In July we headed to Austria for 8 nights, basing ourselves in Vienna for the first part of the trip and then taking the train over to Salzburg for the latter half. I myself have been to Vienna twice previously and know the city well, but given the city’s large size and impressive number of museums and tourist attractions, there were still many places that I had not yet set foot inside. One of these was the Vienna State Opera and given my interest in theatre, I was keen to book a tour of the renowned building.
Every day guides offer tours in various languages, taking visitors on a journey through the opera house, covering the grand hallways, intermission areas, Royal Box and the famous auditorium itself. A full price adult ticket costs 13 euros and with this ticket, you get to spend approximately 40 minutes in the building. Tour spaces can be booked on the day, but I would advise booking in advance if you are hoping to reserve a specific time. Our English language tour was at 11am and the venue was packed full of people waiting to explore. Each group contains 30 people and you start at different locations, so the rooms are never overcrowded with visitors. It is incredibly well organised and insightful, offering a unique perspective to fans of the arts.
The highlights for me were getting to stand on the balcony of the Royal Box, looking out at the vast auditorium and also walking on top of the orchestra pit. We learnt that it can be two different sizes depending on the size of the orchestra and were literally within touching distance of the stage’s safety curtain.
It was also fascinating to learn about the intricate details of the 19th century structure, from the tapestries inspired by past operas to the statues representing notable composers throughout history. I honestly don’t think I would have spotted these nods to operatic history without the tour.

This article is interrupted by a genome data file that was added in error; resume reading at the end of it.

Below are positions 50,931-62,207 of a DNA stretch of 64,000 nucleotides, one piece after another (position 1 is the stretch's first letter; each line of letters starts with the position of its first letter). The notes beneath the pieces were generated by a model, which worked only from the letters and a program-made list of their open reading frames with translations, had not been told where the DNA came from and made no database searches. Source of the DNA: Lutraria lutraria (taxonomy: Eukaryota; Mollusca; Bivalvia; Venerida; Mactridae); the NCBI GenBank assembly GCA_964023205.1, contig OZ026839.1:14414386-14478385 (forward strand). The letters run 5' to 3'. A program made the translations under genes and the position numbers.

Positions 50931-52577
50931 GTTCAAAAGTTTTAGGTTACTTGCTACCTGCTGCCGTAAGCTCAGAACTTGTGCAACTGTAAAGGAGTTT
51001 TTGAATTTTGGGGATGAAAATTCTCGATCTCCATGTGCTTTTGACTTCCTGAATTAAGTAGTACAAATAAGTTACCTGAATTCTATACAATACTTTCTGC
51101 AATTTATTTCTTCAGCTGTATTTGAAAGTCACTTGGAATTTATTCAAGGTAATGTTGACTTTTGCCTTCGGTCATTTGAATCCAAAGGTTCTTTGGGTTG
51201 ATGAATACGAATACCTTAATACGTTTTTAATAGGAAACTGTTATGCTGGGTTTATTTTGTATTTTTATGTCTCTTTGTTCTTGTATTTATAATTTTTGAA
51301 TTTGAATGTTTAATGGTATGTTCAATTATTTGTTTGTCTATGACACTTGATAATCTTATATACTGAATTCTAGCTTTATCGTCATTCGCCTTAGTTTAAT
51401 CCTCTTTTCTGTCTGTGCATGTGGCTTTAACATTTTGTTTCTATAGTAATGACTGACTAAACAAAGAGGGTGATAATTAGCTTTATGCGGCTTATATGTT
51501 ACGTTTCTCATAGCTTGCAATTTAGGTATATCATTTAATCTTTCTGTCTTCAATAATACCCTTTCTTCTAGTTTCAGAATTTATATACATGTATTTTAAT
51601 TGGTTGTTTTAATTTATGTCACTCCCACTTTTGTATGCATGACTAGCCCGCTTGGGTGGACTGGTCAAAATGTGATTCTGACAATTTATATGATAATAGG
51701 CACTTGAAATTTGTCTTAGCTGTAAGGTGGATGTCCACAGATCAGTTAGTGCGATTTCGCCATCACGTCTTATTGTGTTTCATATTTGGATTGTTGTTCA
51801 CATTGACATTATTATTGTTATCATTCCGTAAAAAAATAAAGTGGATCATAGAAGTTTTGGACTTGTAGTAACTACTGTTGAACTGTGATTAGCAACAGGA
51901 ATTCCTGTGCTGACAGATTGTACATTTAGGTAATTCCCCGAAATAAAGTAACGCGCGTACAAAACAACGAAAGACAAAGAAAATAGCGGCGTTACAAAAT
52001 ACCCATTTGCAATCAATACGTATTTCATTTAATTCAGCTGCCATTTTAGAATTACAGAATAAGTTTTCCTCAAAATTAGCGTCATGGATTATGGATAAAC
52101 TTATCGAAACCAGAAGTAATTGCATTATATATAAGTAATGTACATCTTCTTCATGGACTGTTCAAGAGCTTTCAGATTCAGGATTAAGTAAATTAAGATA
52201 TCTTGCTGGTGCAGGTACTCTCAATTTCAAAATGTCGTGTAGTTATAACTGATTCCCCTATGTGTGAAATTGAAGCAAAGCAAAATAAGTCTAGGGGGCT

Opera house pricing
As much as I would have liked to watch a ballet or opera at the State Opera House, I had imagined this experience would be totally out of our budget. The guided tour was the next best option, but I was surprised to learn during the walk that standing tickets are actually quite affordable, sometimes less than 20 euros per person! The downsides are needing to queue up 90 minutes before the performance to obtain tickets and if successful, then remain on your feet for multiple hours during the event. You would also experience a restricted view, but the attraction of such an experience for me is being able to hear that incomparable opera sound. A decent view is a bonus in my mind at that price!
A fascinating insight into a globally recognised arts venue, I was totally inspired by the tour and thought it was brilliantly organised for tourists and theatre fans. It is not often that you get such a fulfilling experience for a very reasonable £11 and in the heart of the affluent city of Vienna too, what a bargain! I would recommend the tour to anyone interested in either the arts or unique architecture. Guided tour tickets can be purchased from the opera house’s website.
Vienna is one of my favourite cities in Europe and I am sure I will return in the future. Next time I will be sure to look into securing either ballet or opera tickets, depending on the dates that I visit (the opera season runs from September – June). The Vienna State Opera House is an absolutely spectacular building and one day I would love to witness an actual performance there.
Have you ever been to the Austrian capital? What was your favourite attraction in the city?
Thanks for reading my blog today.
Love Kat xxxx